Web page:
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"flightplan" Movie Review

Ridiculous Plot Twist Shoots Down "Flightplan"

By

Jodie Foster and Peter Sarsgaard in

Jodie Foster and Peter Sarsgaard in "Flightplan"

© Touchstone Pictures
What starts out as a decent thriller soon winds up plummeting to the ground, brought down by its own improbable plot twists and illogical storyline. Not even Jodie Foster can save “Flightplan” from crashing once the story abruptly changes direction.

“Flightplan” is so full of plot holes you could fly a 747 - or the movie’s 474 – through it. The basic premise involves a mother, Kyle Pratt (Foster), who hightails it out of Berlin after the death of her husband. Along with her young daughter, Kyle boards a plane she helped design to return home to America.

The plane isn’t just big, it’s enormous, so when Kyle’s daughter goes missing the flight attendants aren’t really concerned. There are any number of places she could be off visiting. But Kyle’s ‘mother radar’ is pinging and she knows there’s something wrong. When she can’t get her point across in a calm manner, she quickly resorts to yelling and causing a huge fuss. This brings the onboard air marshal (Peter Sarsgaard) into the picture as he and the pilot (Sean Bean) try to bring Kyle under control before she freaks out the 400 passengers. Nothing will calm her down and the situation quickly escalates into a major problem for everyone on board.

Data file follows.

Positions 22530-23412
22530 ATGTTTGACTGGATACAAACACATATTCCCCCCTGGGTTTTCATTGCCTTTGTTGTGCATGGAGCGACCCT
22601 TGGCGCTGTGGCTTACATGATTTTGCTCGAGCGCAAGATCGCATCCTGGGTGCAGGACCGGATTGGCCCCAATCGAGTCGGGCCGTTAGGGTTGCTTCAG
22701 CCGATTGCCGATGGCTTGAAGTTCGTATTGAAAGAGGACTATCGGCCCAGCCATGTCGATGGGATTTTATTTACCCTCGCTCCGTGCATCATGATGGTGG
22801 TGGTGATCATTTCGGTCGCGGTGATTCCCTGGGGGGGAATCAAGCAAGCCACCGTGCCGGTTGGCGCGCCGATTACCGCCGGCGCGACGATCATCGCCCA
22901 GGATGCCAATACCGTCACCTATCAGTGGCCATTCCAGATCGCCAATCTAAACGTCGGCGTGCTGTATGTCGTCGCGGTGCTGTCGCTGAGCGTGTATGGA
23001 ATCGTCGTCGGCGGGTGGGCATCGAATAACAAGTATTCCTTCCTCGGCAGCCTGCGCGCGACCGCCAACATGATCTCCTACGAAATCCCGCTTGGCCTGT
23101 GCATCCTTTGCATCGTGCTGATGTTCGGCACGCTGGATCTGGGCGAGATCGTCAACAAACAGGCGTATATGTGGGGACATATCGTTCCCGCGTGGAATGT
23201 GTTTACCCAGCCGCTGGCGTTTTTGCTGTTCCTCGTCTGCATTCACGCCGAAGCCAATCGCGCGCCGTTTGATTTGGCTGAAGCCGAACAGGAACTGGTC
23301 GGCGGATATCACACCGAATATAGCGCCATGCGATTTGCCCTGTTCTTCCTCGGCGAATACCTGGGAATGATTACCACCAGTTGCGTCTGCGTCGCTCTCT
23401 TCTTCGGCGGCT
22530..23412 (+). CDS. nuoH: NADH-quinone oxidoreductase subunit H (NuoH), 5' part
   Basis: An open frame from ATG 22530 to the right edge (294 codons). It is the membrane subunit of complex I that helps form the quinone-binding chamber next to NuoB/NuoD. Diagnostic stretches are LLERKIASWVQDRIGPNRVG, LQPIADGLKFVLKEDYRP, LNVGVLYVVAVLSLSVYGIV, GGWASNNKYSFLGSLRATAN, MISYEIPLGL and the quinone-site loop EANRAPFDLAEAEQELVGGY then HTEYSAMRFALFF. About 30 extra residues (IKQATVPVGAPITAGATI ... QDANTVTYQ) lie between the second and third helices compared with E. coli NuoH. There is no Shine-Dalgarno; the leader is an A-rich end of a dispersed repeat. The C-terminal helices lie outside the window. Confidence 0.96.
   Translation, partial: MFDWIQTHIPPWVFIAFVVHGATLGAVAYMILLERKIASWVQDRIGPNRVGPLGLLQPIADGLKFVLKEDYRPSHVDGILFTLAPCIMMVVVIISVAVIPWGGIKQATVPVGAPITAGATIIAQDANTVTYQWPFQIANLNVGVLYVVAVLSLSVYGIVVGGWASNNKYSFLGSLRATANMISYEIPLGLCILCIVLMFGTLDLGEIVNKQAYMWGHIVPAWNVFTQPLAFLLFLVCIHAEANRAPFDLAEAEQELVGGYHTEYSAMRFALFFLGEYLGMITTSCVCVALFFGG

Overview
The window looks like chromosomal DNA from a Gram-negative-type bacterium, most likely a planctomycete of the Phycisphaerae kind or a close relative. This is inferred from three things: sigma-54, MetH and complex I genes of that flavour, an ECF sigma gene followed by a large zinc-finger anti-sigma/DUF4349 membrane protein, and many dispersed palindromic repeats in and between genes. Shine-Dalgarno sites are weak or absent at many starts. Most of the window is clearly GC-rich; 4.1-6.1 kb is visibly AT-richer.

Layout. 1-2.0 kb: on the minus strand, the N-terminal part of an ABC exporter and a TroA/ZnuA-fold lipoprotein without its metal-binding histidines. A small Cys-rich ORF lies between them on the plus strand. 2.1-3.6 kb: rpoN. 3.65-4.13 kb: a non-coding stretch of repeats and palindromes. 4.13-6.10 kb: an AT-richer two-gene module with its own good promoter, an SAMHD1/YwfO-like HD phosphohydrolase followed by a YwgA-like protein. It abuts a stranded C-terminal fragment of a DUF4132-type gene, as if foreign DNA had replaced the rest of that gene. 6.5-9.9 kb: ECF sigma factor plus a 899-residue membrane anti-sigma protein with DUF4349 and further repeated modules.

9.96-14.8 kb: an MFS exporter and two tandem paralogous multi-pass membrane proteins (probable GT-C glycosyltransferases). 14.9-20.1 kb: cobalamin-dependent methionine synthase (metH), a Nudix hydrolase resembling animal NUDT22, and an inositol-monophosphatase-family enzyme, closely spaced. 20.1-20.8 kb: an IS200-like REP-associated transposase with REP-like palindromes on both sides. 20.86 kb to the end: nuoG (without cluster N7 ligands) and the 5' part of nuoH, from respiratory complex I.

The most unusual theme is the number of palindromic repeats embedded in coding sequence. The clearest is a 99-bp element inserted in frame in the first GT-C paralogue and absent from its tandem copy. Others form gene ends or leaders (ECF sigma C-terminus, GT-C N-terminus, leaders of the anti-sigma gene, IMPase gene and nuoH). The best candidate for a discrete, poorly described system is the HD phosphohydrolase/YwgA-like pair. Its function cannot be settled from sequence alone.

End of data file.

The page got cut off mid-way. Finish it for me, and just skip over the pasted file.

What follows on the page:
That’s where I have to leave the story as disclosing anything more would be considered a spoiler. Because I can’t say anything more without fear of revealing what makes “Flightplan” such a disaster, you’ll just have to take my word for it when I say what could have been a good film is destroyed beyond redemption by its third act. Two-thirds of the way through “Flightplan," the plot takes such an incredible turn that it effectively spoils the entire film.

Why a passenger in this day and age is allowed to act as “Flightplan’s” main character does makes no sense. And why the air marshal and the pilot don’t ask the obvious questions the audience is asking is beyond all logic. But what’s even more frustrating is that once the third act is unveiled and you look back on the rest of the film, there’s so much just plain wrong with the way the movie finishes up. It is impossible to connect the dots and get from the start of the film to the closing credits.

“Flightplan’s” main problem is that the screenwriters didn’t apply common sense to the actions of the characters. Why the primary characters do what they do when they do it makes little or no sense when the film is viewed as a whole.

While Jodie Foster turns in another decent performance, her character’s crazed search for her daughter is only fun to watch for 30 minutes before you want to her pass her some Valium to make her mellow out.

Peter Sarsgaard has the most difficult role in “Flightplan” but I can’t tell you why. I also can’t explain much about the other cast members because delving into their performances gets too far into explaining the plot. I can however say Sarsgaard and Sean Bean go above and beyond the call of duty in trying to keep the movie flowing.

“Flightplan” veers so far off its initial course that it’s almost as though director Robert Schwentke is presenting us with two very separate films packaged under one label. “Flightplan” takes off as scheduled but really should have been delayed until they could correct the last third of the film.

GRADE: C-

"Flightplan" was directed by Robert Schwentke and is rated PG-13 for violence and some intense plot material.

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